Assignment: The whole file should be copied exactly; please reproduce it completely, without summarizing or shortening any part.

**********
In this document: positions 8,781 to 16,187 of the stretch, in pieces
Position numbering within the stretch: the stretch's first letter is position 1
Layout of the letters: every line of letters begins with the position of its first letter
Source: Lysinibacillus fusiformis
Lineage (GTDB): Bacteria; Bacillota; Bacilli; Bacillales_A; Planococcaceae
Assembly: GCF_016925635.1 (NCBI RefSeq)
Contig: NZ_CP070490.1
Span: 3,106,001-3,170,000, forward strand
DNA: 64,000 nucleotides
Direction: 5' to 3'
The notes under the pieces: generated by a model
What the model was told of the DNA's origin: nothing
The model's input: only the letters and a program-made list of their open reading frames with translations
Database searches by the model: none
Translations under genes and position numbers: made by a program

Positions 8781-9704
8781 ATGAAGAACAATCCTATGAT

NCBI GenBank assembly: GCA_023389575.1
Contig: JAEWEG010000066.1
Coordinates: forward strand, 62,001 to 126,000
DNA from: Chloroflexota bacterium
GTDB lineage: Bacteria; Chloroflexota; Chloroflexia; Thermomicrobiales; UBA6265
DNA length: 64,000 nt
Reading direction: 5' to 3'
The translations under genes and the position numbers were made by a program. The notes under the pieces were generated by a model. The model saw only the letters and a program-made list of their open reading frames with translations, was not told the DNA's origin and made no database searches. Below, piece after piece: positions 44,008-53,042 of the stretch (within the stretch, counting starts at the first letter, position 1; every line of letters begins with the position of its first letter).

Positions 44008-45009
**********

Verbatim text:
In this document: positions 8,781 to 16,187 of the stretch, in pieces
Position numbering within the stretch: the stretch's first letter is position 1
Layout of the letters: every line of letters begins with the position of its first letter
Source: Lysinibacillus fusiformis
Lineage (GTDB): Bacteria; Bacillota; Bacilli; Bacillales_A; Planococcaceae
Assembly: GCF_016925635.1 (NCBI RefSeq)
Contig: NZ_CP070490.1
Span: 3,106,001-3,170,000, forward strand
DNA: 64,000 nucleotides
Direction: 5' to 3'
The notes under the pieces: generated by a model
What the model was told of the DNA's origin: nothing
The model's input: only the letters and a program-made list of their open reading frames with translations
Database searches by the model: none
Translations under genes and position numbers: made by a program

Positions 8781-9704
8781 ATGAAGAACAATCCTATGAT

NCBI GenBank assembly: GCA_023389575.1
Contig: JAEWEG010000066.1
Coordinates: forward strand, 62,001 to 126,000
DNA from: Chloroflexota bacterium
GTDB lineage: Bacteria; Chloroflexota; Chloroflexia; Thermomicrobiales; UBA6265
DNA length: 64,000 nt
Reading direction: 5' to 3'
The translations under genes and the position numbers were made by a program. The notes under the pieces were generated by a model. The model saw only the letters and a program-made list of their open reading frames with translations, was not told the DNA's origin and made no database searches. Below, piece after piece: positions 44,008-53,042 of the stretch (within the stretch, counting starts at the first letter, position 1; every line of letters begins with the position of its first letter).

Positions 44008-45009